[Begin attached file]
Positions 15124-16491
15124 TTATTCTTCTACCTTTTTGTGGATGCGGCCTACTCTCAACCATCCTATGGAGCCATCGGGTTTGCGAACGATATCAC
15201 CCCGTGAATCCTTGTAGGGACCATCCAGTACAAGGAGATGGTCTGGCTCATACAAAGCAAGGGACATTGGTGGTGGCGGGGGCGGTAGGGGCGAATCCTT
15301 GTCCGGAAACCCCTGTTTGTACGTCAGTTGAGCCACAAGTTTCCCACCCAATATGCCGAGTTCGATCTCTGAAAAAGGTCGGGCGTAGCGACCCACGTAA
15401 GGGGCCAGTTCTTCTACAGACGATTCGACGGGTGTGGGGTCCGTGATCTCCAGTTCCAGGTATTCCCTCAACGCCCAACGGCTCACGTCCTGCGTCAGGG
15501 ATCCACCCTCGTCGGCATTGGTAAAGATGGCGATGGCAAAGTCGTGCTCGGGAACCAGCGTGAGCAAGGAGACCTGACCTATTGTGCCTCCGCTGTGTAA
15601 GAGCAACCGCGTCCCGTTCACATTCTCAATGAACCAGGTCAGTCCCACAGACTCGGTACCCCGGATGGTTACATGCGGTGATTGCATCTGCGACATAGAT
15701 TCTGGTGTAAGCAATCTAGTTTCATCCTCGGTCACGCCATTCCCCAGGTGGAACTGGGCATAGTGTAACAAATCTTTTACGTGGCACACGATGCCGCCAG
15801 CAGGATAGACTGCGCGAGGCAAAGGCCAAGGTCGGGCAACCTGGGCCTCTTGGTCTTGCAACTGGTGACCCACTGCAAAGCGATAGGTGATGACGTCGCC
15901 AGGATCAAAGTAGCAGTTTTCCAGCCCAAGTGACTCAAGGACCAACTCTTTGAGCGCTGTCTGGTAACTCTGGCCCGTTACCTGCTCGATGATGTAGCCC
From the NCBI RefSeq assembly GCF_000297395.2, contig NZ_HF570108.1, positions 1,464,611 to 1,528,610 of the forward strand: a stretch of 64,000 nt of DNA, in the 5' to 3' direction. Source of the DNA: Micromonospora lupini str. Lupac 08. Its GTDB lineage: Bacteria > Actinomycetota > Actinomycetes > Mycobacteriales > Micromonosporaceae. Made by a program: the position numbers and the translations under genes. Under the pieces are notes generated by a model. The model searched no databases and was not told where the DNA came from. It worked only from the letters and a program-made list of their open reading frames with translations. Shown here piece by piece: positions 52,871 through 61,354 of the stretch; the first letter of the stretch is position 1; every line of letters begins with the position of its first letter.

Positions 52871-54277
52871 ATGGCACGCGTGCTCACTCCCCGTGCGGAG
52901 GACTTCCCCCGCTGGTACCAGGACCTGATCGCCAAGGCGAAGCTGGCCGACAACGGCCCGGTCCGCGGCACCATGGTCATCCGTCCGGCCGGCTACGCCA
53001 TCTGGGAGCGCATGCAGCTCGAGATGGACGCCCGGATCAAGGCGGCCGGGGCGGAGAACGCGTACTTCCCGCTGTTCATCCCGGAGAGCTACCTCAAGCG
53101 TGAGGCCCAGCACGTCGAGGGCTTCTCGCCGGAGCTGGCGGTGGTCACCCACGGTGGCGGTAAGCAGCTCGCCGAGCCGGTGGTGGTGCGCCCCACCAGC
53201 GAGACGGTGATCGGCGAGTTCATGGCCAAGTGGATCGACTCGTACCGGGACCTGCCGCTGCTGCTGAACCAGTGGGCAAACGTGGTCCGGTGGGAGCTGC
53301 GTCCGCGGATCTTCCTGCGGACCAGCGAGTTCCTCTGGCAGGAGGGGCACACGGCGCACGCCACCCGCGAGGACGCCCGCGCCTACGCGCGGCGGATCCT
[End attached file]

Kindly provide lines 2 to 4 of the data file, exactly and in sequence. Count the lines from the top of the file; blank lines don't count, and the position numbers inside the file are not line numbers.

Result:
15124 TTATTCTTCTACCTTTTTGTGGATGCGGCCTACTCTCAACCATCCTATGGAGCCATCGGGTTTGCGAACGATATCAC
15201 CCCGTGAATCCTTGTAGGGACCATCCAGTACAAGGAGATGGTCTGGCTCATACAAAGCAAGGGACATTGGTGGTGGCGGGGGCGGTAGGGGCGAATCCTT
15301 GTCCGGAAACCCCTGTTTGTACGTCAGTTGAGCCACAAGTTTCCCACCCAATATGCCGAGTTCGATCTCTGAAAAAGGTCGGGCGTAGCGACCCACGTAA